Focal Point

Eid Mubarak

In Oman Eid al Adha‘ holidays for employees of ministries, public authorities and other government employees are from October 3-9. Work will resume on October 12. ‘Eid al Adha,’ feast of sacrifice, is the second of two major Eid Muslim Holidays. It ends also the pilgrimage or Hajj for those Muslims who make a trip to Mecca each year.  This Eid is celebrated in the remembrance of prophet Abraham’s readiness to forfeit Ishmael his son for god. Beside the fact that families visit one another also Eid cards are send to relatives by mail or via the social media.

copyr Omani Association for Elderly Friends

photos copyr. Omani Association for Elderly Friends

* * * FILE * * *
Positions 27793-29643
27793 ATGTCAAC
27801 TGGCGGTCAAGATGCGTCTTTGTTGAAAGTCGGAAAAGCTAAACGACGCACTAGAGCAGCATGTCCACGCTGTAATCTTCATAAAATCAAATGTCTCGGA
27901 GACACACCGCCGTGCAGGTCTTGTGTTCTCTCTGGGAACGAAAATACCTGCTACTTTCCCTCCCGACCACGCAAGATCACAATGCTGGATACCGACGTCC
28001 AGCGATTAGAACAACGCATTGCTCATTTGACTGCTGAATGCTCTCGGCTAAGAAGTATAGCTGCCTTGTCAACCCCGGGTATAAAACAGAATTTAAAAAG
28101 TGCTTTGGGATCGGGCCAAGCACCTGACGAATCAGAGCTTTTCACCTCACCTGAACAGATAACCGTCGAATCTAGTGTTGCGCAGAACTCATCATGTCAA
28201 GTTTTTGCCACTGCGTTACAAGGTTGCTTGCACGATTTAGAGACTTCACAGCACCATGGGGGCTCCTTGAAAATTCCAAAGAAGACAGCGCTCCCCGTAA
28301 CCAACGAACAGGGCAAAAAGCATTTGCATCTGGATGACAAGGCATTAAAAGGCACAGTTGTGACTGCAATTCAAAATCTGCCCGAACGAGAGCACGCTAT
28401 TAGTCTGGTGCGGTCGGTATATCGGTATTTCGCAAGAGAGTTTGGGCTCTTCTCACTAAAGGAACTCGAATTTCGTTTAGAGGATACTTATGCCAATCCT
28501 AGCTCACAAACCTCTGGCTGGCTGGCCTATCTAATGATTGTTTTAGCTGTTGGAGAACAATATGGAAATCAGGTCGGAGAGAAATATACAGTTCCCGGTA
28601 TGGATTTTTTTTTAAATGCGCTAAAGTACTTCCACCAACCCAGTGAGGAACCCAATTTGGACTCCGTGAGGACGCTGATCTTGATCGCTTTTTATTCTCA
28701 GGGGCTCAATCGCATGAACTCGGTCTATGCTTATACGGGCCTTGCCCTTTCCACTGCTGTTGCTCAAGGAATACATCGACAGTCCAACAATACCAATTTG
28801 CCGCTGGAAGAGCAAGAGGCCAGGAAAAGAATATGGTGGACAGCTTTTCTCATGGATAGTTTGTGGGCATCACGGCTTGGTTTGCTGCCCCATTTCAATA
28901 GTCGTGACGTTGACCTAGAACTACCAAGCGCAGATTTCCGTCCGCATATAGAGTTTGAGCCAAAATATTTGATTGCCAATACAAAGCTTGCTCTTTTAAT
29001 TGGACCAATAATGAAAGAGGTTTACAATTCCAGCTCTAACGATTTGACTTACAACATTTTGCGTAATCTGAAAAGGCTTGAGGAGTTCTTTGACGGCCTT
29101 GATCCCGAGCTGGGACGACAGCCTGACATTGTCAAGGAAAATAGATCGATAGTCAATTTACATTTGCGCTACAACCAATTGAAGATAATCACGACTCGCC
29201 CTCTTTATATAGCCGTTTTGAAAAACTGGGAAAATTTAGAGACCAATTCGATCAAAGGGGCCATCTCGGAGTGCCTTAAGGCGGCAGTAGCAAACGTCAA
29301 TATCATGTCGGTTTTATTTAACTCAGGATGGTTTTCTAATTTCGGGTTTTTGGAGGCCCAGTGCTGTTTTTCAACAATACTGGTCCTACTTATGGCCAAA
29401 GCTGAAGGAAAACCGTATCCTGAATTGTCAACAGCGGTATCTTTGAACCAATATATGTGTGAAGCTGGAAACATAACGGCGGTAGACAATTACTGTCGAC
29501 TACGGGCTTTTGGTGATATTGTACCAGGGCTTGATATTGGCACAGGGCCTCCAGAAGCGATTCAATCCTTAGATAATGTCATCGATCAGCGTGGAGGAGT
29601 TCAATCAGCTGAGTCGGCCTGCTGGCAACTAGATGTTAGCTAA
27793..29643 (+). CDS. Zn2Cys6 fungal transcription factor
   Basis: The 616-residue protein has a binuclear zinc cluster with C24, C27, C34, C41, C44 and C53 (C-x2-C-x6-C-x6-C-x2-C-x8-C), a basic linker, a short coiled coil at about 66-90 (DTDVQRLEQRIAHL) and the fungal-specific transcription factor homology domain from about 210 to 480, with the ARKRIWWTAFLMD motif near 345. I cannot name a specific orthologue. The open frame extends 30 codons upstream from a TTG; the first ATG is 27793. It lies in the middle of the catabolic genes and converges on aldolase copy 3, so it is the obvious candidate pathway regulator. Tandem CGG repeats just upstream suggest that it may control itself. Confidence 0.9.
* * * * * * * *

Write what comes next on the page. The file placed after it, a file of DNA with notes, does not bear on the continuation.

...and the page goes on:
In an interesting essay “Eid Mubarak: Cross-cultural Image Exchange in Muslim South Asia” one can read that “In this age of email, SMS and online social networking sending handwritten messages by post has become a rarity. The early days of Eid cards in South Asia emerged as popular vehicles of iconography across cultures via postal networks. Eid greetings card have existed in most Muslim societies. When this tradition of Eid cards started is quit unclear. In his essay, the author looks at some unique South Asian examples obtained from the archives of collectors and his own, dated in 1930 and 1940. By looking further on in “Postal Systems in the Pre-Modern Islamic World” in the conclusion of this very interesting study one can read:  “In the Sumerian Epic of Enmerkar and the Lord of Arrata (ca. 1800 BCE), a royal envoy’s ineptitude is said to have had significant consequences: ‘The messenger’s mouth was heavy, he could not repeat the message. [Thus] the Lord of Kulab patted some clay, he put the words on it as on a tablet. Before that time, words put on clay had never existed’ (ll. 500–14). According to this legend, one of the greatest inventions of all – writing – resulted from the actions of a Near Eastern courier. It would be an overstatement to suggest that couriers played roles of comparable importance in the pre-modern Islamic world, but the foregoing chapters have shown that their activities have been of enough significance to justify the creation and maintenance of complex postal systems throughout pre-modern Islamic history. A thorough analysis of these systems teaches us much about communications technology in the Near East in general and about Islamic state-building in particular.”

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